Plate 41
(This plate is still under construction.)


The Rowboat

Top: Donald trapping muskrats from rowboat.

Middle: Marjory and friend in steel rowboat.

Bottom: Marjory, right, and friends with string of fish caught from their rowboat. Years later, the boat spent summers at Mill Lake and produced a lot of sunfish and some northern pike.

Excerpt from Donald B. Johnson manuscript:

"In 1928 (before the Depression) Sears Roebuck and Montgomery Ward had a price war and one of them sent out a letter offering to pay postage or freight on anything in their catalog. We ordered the steel boat right away. Round bottom, copper-bearing steel, 15 feet long, with oars, for $47.50. (The freight would have been $15 or more.) [17.123-3]

"The boat is still good, 52 years later [1982]. I replaced the wooden rim once with redwood and put hot roofing pitch on the joints with a blow torch after I invented a boat cart with rollers that flexed the joints and cracked the solder. [17.123-4]

"A very short time after we got the boat, a new catalog came out and the big things like boats weren't shipped freight-free anymore. We got a used Elto-Twin outboard motor for $65 in Alexandria and we did a lot of boating and fishing." [17.123-5]

"One Sunday we were boating along the west shore by the Springen farm and came to an upturned boat with three drunk fishermen (Jumbo, Big Slide, and Pete Hanson) hanging onto it. Big Slide was a pretty good swimmer and hit for shore. He tried to wave us off and hollered that they didn't need any help. Not so with Jumbo and Pete! They had just about had it and were 'all in.' If we hadn't taken them to shore, I doubt if they would have survived. No other boats were in the area." [17.124-1]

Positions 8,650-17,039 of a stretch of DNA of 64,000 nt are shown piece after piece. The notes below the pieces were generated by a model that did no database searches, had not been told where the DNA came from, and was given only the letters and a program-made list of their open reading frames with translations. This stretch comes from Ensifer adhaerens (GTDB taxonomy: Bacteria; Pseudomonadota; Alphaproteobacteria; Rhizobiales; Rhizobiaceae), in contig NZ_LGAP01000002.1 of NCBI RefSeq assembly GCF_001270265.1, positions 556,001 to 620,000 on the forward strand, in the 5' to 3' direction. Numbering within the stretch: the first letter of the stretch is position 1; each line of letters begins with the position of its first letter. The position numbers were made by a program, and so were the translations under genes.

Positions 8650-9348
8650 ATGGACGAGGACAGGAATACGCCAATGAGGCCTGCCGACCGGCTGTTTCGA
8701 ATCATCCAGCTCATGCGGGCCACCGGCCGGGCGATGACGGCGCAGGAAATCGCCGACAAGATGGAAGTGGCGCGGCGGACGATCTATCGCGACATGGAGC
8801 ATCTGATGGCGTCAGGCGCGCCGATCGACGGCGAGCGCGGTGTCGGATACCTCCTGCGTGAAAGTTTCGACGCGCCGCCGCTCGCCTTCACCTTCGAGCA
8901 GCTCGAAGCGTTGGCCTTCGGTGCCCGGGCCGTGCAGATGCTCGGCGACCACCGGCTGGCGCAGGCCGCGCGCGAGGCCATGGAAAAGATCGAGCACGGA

"Sometimes we boated across Lake Christina to see the 'bird town' on the big, wooded point. (The herons, etc. later moved to the island in Pelican Lake.) We would go right through to Pelican Lake under the road and under the railroad track through the arch. (Old Highway 52 hadn't been built yet, then.) There weren't any fish screens to block the creek then, and the 1920s were wet years, so the lakes and creek were high. [17.124-2]

"During the dry thirties, the creek between Pelican and Christina dried up completely. We even went boating on Ask Lake, but we never could catch any fish there then. [17.124-3]

"One time, when we were bored, we even put the boat on the 'lake' that covered the garden early in the spring."

"We had a wooden water trough, 12 inches wide and 12 feet long, and one spring I paddled across the garden in that. Ma had some posts that stuck up out of the water for her raspberries. I stood up in my water trough boat and put one foot on one of the posts. I started to do the splits, but I kept cool and got both feet back into the boat again. I came awfully close to taking a bath in three feet of ice and manure water, though." [17.124-4]